back to article AWS Babelfish for PostgreSQL: A chance to slip the net of some SQL Server licensing costs?

Coming in 2021, Babelfish is an AWS project which provides an endpoint for PostgreSQL that is compatible with Microsoft SQL Server, the idea being to enable porting an application without having to change the code. The thinking behind Babelfish is that organisations have applications using SQL Server databases that they would …

  1. Martin Gregorie Silver badge

    Unless I 've misunderstood something...

    ...older websites which were written in VB and use Access databases, and are currently orphaned because the Access to SQL Server migration is non-trivial, can, or so it appears from a quick documentation scan, be migrated relatively easily by running their code under Mono. Mono uses ODBC to talk to databases including (by implication) at least some flavours of SQL Server. Given that the ODBC client API is meant to be RDBMS-agnostic, it should follow that, once your code is running under Mono it should be simple to move it to PostgreSQL by migrating the data and then swapping the SQLServer ODBC module for the PostgreSQL one.

    But, I probably missed something during that quick scan, so would appreciate knowing what I missed.

    I've written systems using various databases including Sybase (SQL Server's parent), Access, Oracle and PostgreSQL and used both ODBC and JDBC but have only given Mono and its VB support a fairly quick preliminary scan to see whether the approach outlined above might offer an easier migration path for a VB+access website than migration to SQL Server. I already know that Mono can talk to an Apache web-server.

    1. runt row raggy

      Re: Unless I 've misunderstood something...

      it sounds like mono is webscale just like mongodb.

    2. SecretSonOfHG

      Re: Unless I 've misunderstood something...

      I think you confuse client-agnostic with back end agnostic. Yes, ODBC is client agnostic, but the SQL you write and run using ODBC stops being back end agnostic the moment you start using any DB specific features. And no, if you try to be careful and not use DB specific features in your app, that is going to be a very, very simple app.

    3. Charlie Clark Silver badge

      Re: Unless I 've misunderstood something...

      Replacing Access with something less likely to give you deadlocks should be pretty easy as Access' SQL is pretty limited. Though, if you've managed to run stuff on the web for years, you obviously haven't run into Access' many limitations.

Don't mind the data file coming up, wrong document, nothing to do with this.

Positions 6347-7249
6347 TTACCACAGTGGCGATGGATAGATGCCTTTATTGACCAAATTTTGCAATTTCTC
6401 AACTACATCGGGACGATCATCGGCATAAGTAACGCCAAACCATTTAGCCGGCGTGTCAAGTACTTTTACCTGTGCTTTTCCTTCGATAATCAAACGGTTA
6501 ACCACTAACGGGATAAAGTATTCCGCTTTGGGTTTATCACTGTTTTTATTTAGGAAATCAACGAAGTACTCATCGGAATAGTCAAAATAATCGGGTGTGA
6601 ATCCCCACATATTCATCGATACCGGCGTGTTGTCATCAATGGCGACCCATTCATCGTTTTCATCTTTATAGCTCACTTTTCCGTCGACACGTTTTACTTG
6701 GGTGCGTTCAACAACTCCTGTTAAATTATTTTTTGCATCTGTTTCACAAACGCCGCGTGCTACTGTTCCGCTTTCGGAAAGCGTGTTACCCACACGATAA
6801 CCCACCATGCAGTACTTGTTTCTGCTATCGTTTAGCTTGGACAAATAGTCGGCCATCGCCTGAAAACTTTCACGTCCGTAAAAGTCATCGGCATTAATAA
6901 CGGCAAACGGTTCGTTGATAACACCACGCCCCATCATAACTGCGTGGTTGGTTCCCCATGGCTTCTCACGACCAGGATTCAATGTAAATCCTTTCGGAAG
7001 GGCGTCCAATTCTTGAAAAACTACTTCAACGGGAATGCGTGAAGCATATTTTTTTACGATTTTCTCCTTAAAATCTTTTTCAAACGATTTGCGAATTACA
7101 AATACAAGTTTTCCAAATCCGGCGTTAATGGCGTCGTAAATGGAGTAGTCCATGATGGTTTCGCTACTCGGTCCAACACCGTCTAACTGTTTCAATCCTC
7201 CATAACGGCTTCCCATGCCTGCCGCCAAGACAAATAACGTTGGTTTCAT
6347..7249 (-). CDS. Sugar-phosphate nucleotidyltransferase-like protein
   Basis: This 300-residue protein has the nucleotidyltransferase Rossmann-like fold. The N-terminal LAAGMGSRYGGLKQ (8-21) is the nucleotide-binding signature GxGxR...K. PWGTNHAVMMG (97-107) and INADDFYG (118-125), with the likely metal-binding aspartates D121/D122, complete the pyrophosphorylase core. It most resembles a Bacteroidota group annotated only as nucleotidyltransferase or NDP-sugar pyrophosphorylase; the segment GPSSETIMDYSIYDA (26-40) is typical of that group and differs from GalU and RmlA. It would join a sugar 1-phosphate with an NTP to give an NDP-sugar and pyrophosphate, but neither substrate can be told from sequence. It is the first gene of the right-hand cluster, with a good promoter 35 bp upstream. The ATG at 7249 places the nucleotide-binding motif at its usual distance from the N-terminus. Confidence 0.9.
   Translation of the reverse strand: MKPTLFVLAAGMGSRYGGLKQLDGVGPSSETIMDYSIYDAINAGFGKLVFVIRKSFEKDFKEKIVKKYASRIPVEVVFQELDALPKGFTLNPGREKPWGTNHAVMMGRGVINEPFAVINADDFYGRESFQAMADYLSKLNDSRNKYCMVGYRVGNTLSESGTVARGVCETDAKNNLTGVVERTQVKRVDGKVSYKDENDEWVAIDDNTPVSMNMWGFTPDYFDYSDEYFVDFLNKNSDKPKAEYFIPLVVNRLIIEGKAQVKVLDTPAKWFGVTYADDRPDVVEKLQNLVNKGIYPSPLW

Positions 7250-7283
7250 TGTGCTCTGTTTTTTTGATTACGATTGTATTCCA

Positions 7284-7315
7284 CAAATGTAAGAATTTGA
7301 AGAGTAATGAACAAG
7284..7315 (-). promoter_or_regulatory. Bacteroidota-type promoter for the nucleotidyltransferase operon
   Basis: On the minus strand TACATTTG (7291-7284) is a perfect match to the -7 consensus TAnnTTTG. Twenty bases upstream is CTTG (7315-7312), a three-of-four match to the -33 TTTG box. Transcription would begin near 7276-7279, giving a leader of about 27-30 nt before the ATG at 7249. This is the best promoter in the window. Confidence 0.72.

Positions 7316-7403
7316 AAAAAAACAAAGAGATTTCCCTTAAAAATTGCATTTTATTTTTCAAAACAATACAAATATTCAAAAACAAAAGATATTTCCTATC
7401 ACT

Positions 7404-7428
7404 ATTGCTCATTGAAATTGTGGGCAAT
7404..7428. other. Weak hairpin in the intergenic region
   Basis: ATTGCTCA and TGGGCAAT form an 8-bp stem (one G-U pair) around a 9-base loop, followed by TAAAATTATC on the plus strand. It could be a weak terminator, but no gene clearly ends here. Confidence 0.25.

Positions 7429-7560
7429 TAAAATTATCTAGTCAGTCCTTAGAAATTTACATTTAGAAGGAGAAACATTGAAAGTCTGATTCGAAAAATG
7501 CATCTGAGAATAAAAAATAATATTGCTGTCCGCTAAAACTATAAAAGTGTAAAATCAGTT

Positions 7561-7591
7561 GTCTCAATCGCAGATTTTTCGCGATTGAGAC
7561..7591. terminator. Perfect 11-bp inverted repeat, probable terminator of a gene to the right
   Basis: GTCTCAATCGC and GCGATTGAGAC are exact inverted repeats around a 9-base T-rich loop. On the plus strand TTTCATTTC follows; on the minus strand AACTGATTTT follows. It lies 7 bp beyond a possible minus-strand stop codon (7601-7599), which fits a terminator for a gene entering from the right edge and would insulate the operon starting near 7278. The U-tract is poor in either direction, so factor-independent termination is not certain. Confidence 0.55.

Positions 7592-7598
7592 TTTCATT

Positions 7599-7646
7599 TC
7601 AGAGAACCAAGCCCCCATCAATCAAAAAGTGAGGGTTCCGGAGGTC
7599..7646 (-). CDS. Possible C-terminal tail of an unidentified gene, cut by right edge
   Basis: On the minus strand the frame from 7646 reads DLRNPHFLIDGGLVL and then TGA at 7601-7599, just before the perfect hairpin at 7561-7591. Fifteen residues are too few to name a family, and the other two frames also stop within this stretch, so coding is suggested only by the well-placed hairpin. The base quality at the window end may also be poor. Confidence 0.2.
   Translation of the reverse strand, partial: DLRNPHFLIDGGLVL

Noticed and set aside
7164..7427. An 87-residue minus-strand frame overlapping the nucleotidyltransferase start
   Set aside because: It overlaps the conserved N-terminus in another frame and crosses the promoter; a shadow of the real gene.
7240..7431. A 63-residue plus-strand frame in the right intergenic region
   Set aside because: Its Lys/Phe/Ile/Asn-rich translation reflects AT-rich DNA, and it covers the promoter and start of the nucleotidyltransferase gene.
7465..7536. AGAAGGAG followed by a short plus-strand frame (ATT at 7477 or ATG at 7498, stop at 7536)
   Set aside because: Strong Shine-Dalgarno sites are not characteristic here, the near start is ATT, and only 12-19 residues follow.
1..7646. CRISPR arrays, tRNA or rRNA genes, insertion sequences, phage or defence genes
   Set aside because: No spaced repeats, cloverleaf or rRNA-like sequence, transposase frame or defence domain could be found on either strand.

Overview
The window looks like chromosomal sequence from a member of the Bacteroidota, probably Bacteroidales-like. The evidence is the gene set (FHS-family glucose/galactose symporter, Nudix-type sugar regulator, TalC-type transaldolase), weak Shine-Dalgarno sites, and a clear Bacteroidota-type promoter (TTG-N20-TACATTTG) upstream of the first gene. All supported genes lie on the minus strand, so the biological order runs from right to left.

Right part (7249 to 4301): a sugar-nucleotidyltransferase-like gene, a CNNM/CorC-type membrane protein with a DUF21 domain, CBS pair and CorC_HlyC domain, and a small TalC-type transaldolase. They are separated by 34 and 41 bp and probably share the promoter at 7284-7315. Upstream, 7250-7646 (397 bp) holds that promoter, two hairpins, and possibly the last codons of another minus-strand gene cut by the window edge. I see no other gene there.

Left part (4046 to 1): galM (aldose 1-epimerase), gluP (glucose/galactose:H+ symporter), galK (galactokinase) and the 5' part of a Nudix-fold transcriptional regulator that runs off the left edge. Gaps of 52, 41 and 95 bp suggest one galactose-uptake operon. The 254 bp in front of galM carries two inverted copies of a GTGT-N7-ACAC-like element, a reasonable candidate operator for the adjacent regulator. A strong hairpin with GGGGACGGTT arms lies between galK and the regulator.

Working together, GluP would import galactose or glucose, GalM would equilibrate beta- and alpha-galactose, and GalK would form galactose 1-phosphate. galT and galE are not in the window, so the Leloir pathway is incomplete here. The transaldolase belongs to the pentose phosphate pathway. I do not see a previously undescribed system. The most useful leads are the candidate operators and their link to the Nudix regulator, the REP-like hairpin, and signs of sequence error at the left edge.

You will probably have more challenges with VB. In theory, any kind of ODBC driver should let you work with VB and you can probably compile the VB in to run on .NET core – Mono is really for GUI stuff and if it's a website you probably don't need that.

  2. runt row raggy

    it sounds like this scales right up, it's webscale!

  3. Twilight

    I would guess the most problematic is a feature SQL Server inherited from Sybase - it allows multiple SQL statements in one execute call. As far as I'm aware, only Sybase and SQL Server support this (it's the biggest reason a previous company stayed on Sybase so long).

  4. RLWatkins


    This was the name of the translation service and its underlying engine which Google bought and re-branded as "Google Translate"?

    What, I wonder, is the rationale behind using a well-known but abandoned trade name for a totally unrelated product.

    1. Morten Bjoernsvik

      Re: "Babelfish"?

      You are Ironic I assume :-)

      This has nothing to do with Google Translate but all to do with Hitchhikers guide to the galaxy

  5. unredeemed


    This sounds vaguely similar to google android using java api compatible commands. Then Oracle comes around to sue them....

    1. Steve Channell

      Re: Lawsuit?

      Oracle compatibility is much more likely to give rise to a lawsuit.. for SQL/Server there is always an option to buy a licence from SAP (for Sybase TSQL)

  6. werdsmith Silver badge

    Some of the stuff isn’t just translation, people stuff their SQL servers with stored procedures with query plan optimisations that are tuned for the SQL Server engine, and these are not even necessarily compatible across versions of SQL. Then there is in-memory OLTP / memory optimized tables and such stuff. Sounds like this will work for basic stuff like is auto generated by frameworks but not the deep developed stuff.

    1. Robert Grant Silver badge

      Yes. The basic stuff may be the majority, though. It'll be interesting to see if they start encroaching on SSIS and PowerBI next.

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